Love Rally in the Common: #1 Wingardium Leviosa

So when I came home Friday night after attending the Boston Love Rally in the Common, I went to clear my email, and came up against my first experience of homophobia.

This was an extended Facebook post in response to a meme I had shared:

14956021_10211404544376340_5055146694289710283_n

I did not think this was a radical statement, but rather the sort of thing any reasonable human being would agree with.

Oh, but Facebook.

The commenter was the leader of a popular culture Facebook group. I had had one disagreement with him before, when I posted something about rape culture, which he disparaged as propaganda. At that time, I acknowledged that women didn’t generally talk about these things but that I was sure if he talked to his mother, sisters, aunts, female friends, he would hear stories of sexual harassment and sexual assault, so many that it would surprise him.

This time he said, in small part: “I don’t like queers. (I’ll use the word queer as I can never get straight the ever changing alphabet soup acronym) I met my first one when I was 6 or 7. I of course did not know why I did not like him. I did not find out what he was until 20 years later. Same for a certain guy in high school. Again, I was unsophisticated, didn’t have a label for him. Found out later. Some I seem to have no issue with, many others simply provoke a sense of unease and physical revulsion. But get this, I am JUST like a gay person. I don’t deserve to be attacked, called names, shunned or marginalized because of my natural feelings. This is the thing you CryBullies do not embrace. If people are not with you, you attack them. Now, do I go around attacking queers because of my physical revulsion? No. Live and Let Live. I simply avoid them. I LOVE Trump because he is anti-you, —- —–. You and all of your CryBully friends. Martin Luther King would NOT be doing as you do. He would support what he chooses, but he would NEVER attack those who choose to not believe as he did. MLK would NEVER be a CryBully. Think about that.”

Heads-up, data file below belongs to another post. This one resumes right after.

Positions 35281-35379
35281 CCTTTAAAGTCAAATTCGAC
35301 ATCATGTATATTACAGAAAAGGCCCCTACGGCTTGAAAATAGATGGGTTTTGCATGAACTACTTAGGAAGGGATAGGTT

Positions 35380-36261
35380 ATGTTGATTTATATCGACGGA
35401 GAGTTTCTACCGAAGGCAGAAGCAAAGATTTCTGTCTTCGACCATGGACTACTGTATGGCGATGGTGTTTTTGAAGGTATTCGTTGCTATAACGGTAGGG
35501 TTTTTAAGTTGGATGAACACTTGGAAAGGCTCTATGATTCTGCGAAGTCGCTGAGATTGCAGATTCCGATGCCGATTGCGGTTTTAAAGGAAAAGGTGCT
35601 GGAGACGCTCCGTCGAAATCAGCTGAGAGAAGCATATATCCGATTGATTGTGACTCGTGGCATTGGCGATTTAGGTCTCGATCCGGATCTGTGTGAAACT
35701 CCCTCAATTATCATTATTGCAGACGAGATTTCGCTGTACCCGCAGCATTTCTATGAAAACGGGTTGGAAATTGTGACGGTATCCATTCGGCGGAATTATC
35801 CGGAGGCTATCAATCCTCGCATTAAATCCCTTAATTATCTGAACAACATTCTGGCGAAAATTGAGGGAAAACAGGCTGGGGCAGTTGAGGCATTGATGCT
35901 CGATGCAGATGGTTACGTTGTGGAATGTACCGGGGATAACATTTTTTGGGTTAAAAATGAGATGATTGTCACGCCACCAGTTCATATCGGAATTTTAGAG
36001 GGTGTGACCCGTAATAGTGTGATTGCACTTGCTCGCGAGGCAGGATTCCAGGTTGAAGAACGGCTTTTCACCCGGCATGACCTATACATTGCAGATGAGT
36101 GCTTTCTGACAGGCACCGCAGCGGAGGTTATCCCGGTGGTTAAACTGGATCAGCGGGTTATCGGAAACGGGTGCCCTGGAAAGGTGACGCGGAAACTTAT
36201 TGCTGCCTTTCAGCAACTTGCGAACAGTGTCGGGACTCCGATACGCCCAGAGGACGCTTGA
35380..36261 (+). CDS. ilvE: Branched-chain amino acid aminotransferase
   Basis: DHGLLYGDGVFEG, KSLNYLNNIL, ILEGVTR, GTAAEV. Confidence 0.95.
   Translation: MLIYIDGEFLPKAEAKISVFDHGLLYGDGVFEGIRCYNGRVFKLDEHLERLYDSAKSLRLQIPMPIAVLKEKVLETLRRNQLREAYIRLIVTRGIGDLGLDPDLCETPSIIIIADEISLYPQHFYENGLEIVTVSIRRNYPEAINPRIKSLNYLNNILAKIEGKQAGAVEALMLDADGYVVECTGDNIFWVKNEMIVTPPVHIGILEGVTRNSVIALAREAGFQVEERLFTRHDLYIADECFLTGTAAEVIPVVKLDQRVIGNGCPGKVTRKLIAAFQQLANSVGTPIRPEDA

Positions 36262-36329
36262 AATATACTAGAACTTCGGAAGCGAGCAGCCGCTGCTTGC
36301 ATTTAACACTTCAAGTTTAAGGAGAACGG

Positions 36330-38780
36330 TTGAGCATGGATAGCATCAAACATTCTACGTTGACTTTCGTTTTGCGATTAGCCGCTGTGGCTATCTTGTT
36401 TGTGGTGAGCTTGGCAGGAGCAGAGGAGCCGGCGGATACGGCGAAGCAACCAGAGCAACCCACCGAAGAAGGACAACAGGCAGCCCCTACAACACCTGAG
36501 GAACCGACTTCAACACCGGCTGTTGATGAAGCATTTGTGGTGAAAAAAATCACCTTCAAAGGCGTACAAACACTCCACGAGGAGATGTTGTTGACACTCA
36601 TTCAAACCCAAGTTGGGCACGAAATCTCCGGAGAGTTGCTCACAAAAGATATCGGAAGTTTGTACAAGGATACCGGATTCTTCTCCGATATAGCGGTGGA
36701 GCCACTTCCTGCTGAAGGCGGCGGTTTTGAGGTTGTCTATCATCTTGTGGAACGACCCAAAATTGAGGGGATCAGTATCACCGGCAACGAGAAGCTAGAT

I have put a few things out on my Facebook feed since the election ended, and some things were probably less than even-handed, it is true. But why is it this particular meme that seemed to enrage him with my extremism? That is what I don’t understand.

I am glad that I did not see this until after midnight. In the time between its posting and then, my brother, his wife and son all posted defenses of me and what I had shared. This made me feel safer. (Never underestimate the power of allies when they step up.)

Obviously, I have left that group. I have not unfriended him and I have no intention of responding to him directly in any way, although like many of my friends, I will be posting a caveat and invitation to unfriend me if they disagree with what I post.

I have never claimed that Obama’s America is perfect. Has he stood up against policy horrors like the Trans Pacific Partnership? No. Has he stood up for Standing Rock? No, he is just letting that play out. I have been writing letters and signing petitions on these issues all year. Meanwhile, far too many acts of police violence against people of color and brutal murders of trangender people and white men raping women on the local level have soaked our newsfeeds red, and the law fails to support the victims. (More letters, more petitions.) So no, America isn’t perfect.

But for a long time it has been better than when we had segregation, and lynchings, and legal discrimination–oh, wait, that’s been returning lately. It has been better with more representation in the political process and the media of the non-white, non-male, non-Christian, non-straight Americans who make up a very big portion of America.